Did you read Why Vision is a Critical Tool in Self-Advocacy? There, we highlighted the importance of vision in planning and succeeding in self-advocacy:
Before we can accomplish anything, we need to have a vision of where we want to go. For people facing stigmatized challenges vision can also build the confidence needed to reject stigma and build a stronger, healthier, and self-determined identify.
So, how can a person actually use visualization as a self-advocacy strategy?
The most successful athletes know that mental preparation is a key to sports success. They use imagery exercise to
Work through challenges
Next week, I will teach a continuing education session to around 100 attorneys. It will be a new experience for me. The topic is substance use and the legal profession. My goals are to teach and inform, but also to advocate. The more attorneys know and understand addiction and recovery, the better their chances of taking care of themselves and supporting others who need help.
My presentation is prepared. I know the information by heart. Remember, I want to teach and motivate. That means it can’t be boring. I need to knock it out of the park!
So, how can I use visioning to prepare for that new teaching and advocacy experience? I have learned from sports psychology that visioning works best if it is detailed and has a positive focus.
Here is some visioning I will use to prepare for my talk:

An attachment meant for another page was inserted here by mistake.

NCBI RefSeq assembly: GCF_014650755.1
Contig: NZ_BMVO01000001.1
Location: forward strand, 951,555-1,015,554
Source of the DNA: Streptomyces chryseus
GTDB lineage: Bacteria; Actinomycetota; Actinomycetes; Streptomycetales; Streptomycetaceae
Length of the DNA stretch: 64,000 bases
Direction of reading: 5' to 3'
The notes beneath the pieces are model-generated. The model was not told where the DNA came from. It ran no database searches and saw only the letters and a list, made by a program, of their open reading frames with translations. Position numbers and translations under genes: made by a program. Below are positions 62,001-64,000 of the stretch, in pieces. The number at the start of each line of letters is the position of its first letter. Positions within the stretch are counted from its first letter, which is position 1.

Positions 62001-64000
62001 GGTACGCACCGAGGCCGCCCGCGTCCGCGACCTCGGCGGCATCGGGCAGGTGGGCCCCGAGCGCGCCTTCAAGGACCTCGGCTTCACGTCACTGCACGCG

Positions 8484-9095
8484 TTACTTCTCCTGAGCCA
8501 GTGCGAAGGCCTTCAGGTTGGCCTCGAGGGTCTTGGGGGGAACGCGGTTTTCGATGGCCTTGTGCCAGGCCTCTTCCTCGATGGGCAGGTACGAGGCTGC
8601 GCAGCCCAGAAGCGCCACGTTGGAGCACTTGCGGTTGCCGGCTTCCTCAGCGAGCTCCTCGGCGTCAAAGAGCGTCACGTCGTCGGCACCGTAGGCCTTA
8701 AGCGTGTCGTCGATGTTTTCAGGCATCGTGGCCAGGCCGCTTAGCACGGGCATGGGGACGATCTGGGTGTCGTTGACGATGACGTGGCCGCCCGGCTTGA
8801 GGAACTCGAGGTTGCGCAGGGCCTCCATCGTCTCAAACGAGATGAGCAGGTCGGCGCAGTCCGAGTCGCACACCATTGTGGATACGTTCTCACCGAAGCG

Find a quiet and comfortable time to do the visioning exercise.
- Envision myself eating healthy food and sleeping well the night before so that I feel my best.
- Imagine how I will prepare my clothing, work-bag, and business cards, so that I feel confident.
- Envision myself calmly setting up the technical aspects of the talk (computer and microphone) and asking for help when I need it.
- Feel myself take deep breaths before I start and then introduce myself in a cheerful and respectful way.
- Be confident that the information I am providing is important and worth their time.
- Remember not to rush through the information, but to give the audience time to absorb what I am saying.
- Hear someone ask me a question that I do not know the answer to. Imagine myself calmly stating that it is an interesting question and that I will find the answer and contact them to provide it.
- See the audience looking interested, clapping, and coming up to speak to me when my presentation ends.
- After the presentation, writing down notes about what went well and what I might like to improve next time.
- Feeling satisfied with a job well done.
Just thinking about doing this imagery exercise makes me feel more confident already. The next thing I need to do is actually use this visioning exercise in the days before my talk! As they say in sports, it’s all in the follow through.
How could visioning help you reach your goals?
Find out more about Sport Imagery Training from the Association for Applied Sport Psychology.